In fact, I’m sure I couldn’t have ignored it had I tried.
Its branches stretched a canopy out over the road. Its leaves had already begun to fall, creating a fiery blanket of orange and yellow on the surrounding grass. And though I hadn’t thought this would happen on a simple drive to the office, I was suddenly enchanted. It was as if the earth had whispered on a last August breeze and I was convinced to pause and appreciate its song. With it, I began to think about the shift from summer to autumn. It reminded me that on mild mornings such as that one, change is right around the corner.
It reminded me of the gift of beautiful days.
As the weather becomes cooler and the days grow short, we’ll soon be drawn indoors for much of our memory making. There will be new smells, tastes, sights and sounds to enjoy – all gifts of the senses that remind us of our blessings and God’s provision through the seasons of the year. As crisp nights and foggy mornings make their first appearance on the landscape, we will pass from the relaxing sanctuary of summer to the lively colors of autumn. And after all of the fun and frolic we’ve had in our August days here at Regency Reflections, we’re ready to move on and welcome the new season…
In the Regency years, autumn would usher in the enjoyment of tastes such as hartshorn, cranberry, and orange jellies (find tasty Jane Austen Centre at Bath recipes here), Barmbrack (a traditional Irish fruit bread), an array of harvest fruits (apples, pears, currants, apricots and grapes), mulled wines and spiced ciders, nuts, puddings, decadent trifles and warm, sweet confections. (Jam tartlets anyone?)
Can you smell the cinnamon? Perhaps taste the earthy nutmeg as it melts on your tongue? It would have been these new flavors that crossed-over into the harvest season to come.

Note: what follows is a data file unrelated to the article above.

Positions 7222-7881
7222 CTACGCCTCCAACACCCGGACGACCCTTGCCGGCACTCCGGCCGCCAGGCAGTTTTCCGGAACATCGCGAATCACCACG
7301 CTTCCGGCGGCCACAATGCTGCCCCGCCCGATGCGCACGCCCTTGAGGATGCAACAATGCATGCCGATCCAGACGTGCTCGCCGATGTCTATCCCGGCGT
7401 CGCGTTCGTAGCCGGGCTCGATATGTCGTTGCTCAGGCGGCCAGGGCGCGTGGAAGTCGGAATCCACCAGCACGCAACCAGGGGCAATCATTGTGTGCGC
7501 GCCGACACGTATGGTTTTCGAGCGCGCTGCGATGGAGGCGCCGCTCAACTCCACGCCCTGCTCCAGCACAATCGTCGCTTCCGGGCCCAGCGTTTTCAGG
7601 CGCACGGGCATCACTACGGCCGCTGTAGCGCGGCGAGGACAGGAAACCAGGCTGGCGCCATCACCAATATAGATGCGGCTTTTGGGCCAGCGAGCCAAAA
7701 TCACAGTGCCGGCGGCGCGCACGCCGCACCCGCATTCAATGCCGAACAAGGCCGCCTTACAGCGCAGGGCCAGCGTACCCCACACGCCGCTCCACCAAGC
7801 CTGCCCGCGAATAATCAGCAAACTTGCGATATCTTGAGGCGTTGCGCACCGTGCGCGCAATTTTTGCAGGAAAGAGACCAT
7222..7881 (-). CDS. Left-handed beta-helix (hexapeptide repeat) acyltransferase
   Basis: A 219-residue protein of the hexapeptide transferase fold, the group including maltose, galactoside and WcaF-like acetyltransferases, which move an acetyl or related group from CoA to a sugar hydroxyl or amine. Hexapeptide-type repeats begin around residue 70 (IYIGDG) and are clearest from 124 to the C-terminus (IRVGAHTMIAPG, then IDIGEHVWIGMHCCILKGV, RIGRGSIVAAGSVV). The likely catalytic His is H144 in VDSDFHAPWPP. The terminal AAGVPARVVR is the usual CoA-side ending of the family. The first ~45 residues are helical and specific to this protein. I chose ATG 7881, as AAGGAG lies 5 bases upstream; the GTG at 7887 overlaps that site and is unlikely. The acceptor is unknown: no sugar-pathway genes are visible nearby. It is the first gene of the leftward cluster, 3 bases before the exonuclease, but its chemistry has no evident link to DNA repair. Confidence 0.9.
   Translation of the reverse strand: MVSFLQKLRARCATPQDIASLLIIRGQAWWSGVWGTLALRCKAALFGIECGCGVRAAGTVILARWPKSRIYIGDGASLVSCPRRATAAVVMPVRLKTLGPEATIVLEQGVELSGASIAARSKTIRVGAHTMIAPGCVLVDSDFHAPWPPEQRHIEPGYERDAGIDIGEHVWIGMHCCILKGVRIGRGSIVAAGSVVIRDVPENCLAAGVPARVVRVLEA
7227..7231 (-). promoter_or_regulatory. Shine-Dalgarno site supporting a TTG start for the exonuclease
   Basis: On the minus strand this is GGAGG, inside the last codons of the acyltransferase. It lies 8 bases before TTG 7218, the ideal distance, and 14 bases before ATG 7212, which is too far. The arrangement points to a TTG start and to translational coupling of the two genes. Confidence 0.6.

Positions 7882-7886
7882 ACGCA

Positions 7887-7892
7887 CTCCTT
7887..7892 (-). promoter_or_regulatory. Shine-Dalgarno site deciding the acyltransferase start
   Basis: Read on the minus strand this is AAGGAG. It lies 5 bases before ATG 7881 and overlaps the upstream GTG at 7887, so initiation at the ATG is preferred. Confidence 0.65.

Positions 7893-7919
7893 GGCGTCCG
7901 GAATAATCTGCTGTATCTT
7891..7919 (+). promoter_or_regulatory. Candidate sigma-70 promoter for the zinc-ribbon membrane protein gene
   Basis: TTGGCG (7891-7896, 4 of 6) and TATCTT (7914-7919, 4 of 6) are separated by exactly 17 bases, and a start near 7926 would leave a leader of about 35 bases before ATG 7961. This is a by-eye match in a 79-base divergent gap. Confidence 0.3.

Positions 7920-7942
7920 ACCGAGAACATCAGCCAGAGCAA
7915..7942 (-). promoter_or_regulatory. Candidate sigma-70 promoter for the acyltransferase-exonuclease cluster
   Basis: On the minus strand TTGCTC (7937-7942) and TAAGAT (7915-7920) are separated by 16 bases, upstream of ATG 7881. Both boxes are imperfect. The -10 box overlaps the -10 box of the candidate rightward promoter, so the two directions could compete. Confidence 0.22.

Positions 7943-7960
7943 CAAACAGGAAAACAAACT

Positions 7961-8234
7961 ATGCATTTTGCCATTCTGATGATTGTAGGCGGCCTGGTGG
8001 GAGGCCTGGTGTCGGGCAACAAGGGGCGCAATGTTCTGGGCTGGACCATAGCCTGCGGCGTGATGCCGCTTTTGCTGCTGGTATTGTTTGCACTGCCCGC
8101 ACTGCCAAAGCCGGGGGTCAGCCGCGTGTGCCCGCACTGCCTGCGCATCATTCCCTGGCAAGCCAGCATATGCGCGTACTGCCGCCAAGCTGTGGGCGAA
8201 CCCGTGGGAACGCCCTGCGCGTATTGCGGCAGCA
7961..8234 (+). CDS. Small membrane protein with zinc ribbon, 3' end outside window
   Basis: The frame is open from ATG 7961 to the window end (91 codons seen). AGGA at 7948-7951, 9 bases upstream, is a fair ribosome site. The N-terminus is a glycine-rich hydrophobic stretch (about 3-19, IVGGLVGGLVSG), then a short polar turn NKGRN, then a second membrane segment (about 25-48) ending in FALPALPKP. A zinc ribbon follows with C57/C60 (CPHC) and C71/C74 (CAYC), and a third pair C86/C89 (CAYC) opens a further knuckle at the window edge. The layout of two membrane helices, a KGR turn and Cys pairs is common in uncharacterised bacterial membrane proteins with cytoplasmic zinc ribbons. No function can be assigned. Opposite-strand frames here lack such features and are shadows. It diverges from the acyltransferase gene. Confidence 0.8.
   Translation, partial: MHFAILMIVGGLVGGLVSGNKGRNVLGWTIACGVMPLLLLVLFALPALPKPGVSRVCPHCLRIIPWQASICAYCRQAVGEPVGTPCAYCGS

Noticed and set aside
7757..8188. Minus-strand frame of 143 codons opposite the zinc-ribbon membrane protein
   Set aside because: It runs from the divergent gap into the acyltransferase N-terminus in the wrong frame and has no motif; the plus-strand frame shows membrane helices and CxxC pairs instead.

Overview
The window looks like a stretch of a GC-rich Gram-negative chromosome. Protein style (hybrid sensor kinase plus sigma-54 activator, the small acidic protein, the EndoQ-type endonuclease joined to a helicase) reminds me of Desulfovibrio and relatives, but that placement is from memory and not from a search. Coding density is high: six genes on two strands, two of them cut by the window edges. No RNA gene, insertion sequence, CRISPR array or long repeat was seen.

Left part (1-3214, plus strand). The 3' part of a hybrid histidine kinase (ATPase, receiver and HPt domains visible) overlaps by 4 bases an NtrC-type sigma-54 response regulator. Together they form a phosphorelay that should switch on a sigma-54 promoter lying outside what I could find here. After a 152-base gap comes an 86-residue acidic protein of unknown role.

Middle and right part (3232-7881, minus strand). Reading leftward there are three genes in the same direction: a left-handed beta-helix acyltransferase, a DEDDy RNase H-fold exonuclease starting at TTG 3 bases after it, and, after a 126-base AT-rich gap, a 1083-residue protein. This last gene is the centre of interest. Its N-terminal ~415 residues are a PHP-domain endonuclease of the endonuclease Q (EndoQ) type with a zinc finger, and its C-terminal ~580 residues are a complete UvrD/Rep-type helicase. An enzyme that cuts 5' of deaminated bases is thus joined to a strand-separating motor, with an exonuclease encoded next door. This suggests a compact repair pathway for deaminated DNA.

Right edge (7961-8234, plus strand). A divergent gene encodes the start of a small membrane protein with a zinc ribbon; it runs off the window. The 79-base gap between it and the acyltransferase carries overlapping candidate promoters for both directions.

The changing of seasons would also bring the last thrills of summer before the celebration of fall. Country dances would still be held outside (as long as the weather would hold) and many a Regency family would remain at their country homes through much of the hunting and holiday season, enjoying the great outdoors while the weather was still hospitable enough to entertain. Young men might be sent off back to school and young girls, usually engaged in a less formal education, would be enriched in their own knowledge with lessons in music, drawing, dancing and language studies at home.
Leaves would still fall and the harvest was still celebrated.
Other than the fox hunting and hartshorn jelly of course, autumn in the Regency Era isn’t all that different from what we experience today. We’ve probably seen the children heading back to school. Vacations are likely over. It’s back to work through the week and relishing in the leisure on the weekends. Summer has passed and the harvest is here. And in the months to come, the authors of Regency Reflections will explore this beautiful season with you.
As seasons change, remember that memories of the fun and frolic in our summer days will warm the frosty nights to come. Remember that the God worshipped in the Regency Era is the same Father that orchestrates the transition of our seasons today. He creates the color of fallen leaves on our way to work. He generates the wind-whispers and the beauty in our changing days. And yes, His blessings are thoughtfully remembered as the harvest is brought in.
What will you remember most about the fun and frolic of your August summer days? What are you looking forward to celebrating in the new season ahead?
Welcome September, and may we find nothing but the gift of His beautiful days ahead.